West Virginia Sports Betting: After A Year Of Setbacks, March Signals Handle Boost 

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West Virginia is attempting to end a prolonged losing streak. 

After suffering a yearly decline in sports betting, the Mountain State’s industry officials are pointing to March’s revenue as a point of optimism. 

Small steps, right?

March Madness Action Boosts West Virginia’s Handle 

West Virginia experienced a 30 percent drop in sports betting handle last March, when compared to the same month in 2022. But, at least, state officials saw an 8.3 percent increase from February. The state compiled $43.1 million in March and $39.7 million in February. But those figures lag in comparison to the $61.4 million in reported online and retail sales the previous March, according to  

State officials gleaned some positive nuggets from the largely disappointing news for the state’s sports betting operators. March’s 9.8 percent hold represented the highest first-quarter take since 2018, the first year the industry was legalized. 

March Madness action nearly equaled January’s $44.7 million handle, which was aided by several big football games. The state enacts a 10 percent tax rate. 

Mobile Sports Wagers Help Industry Rally  

Mobile sports betting in West Virginia helped boost the industry during a down year. Retail sportsbooks mostly struggled during the previous two months, but rallied in March. 

Charles Town reportedly accepted $2.8 million in bets, which aided the retail sector’s bounce-back effort. That amount was nearly half of the state’s combined brick-and-mortar operations, which produced $4.8 million. The state’s five casinos cashed in approximately $415,000 in March revenue and none reportedly faced a deficit. The previous month the five institutions combined to lose nearly $500,000, reported.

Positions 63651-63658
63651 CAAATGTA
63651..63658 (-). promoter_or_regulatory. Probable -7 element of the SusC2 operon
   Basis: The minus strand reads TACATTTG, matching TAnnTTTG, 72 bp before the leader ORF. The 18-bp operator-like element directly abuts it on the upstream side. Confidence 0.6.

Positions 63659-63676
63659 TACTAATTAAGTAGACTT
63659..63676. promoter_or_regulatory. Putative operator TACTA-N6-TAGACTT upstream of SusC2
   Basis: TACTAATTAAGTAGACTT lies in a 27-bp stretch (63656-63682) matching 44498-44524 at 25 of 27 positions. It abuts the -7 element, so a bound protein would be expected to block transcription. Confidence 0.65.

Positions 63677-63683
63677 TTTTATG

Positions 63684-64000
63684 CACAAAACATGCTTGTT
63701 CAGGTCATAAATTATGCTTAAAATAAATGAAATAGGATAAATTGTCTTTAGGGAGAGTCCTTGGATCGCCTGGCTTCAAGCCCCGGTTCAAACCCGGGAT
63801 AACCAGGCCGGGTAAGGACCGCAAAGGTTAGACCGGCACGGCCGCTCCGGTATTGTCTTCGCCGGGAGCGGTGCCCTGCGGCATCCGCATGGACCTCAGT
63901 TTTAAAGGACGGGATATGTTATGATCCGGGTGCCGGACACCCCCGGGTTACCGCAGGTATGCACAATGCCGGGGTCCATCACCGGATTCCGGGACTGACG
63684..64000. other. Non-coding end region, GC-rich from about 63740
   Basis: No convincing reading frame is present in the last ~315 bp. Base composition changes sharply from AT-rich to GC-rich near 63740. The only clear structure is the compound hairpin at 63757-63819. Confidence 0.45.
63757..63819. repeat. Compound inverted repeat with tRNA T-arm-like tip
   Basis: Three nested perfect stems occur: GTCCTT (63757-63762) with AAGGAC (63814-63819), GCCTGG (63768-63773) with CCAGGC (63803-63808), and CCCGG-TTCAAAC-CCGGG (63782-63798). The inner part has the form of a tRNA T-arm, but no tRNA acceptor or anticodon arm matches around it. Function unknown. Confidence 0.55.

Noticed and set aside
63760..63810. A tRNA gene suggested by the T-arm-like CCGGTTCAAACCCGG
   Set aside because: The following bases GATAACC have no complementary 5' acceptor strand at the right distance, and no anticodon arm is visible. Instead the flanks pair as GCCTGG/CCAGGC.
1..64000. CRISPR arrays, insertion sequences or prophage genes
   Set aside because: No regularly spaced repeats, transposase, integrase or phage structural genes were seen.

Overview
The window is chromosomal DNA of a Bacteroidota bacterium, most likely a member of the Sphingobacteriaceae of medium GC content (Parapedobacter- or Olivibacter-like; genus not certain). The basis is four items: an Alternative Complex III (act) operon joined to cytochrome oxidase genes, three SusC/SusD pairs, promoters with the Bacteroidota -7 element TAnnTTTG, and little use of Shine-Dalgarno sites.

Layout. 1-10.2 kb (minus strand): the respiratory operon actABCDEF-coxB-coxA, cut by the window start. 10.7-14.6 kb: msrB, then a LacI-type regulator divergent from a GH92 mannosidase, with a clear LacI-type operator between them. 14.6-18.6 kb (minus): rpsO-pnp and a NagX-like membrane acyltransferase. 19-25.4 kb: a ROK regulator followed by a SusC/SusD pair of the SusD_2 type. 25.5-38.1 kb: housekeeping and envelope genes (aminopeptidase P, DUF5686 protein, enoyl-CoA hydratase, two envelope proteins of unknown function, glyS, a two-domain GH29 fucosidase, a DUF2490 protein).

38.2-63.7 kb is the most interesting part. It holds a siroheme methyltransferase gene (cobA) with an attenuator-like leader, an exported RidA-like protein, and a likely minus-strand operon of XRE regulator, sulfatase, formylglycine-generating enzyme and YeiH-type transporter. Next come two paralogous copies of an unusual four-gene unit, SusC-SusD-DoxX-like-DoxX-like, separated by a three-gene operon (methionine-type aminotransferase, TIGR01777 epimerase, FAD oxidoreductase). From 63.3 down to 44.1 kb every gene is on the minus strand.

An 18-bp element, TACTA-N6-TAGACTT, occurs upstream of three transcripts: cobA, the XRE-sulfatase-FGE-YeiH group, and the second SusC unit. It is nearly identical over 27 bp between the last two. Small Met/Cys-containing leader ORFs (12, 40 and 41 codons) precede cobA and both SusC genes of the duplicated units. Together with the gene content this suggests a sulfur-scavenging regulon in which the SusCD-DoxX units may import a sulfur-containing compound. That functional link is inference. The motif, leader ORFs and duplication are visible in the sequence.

After nearly a year of setbacks, West Virginia bettors seek more wins.

Jeff Hawkins is an award-winning sportswriter with more than four decades in the industry (print and digital media). A freelance writer/stay-at-home dad since 2008, Hawkins started his career with newspaper stints in Michigan, North Carolina, Florida, Upstate New York and Illinois, where he earned the 2004 APSE first-place award for column writing (under 40,000 circulation). As a beat writer, he covered NASCAR Winston Cup events at NHIS (1999-2003), the NHL's Chicago Blackhawks (2003-06) and the NFL's Carolina Panthers (2011-12). Hawkins penned four youth sports books, including a Michael Jordan biography. Hawkins' main hobbies include mountain bike riding, 5k trail runs at the Whitewater Center in Charlotte, N.C., and live music.

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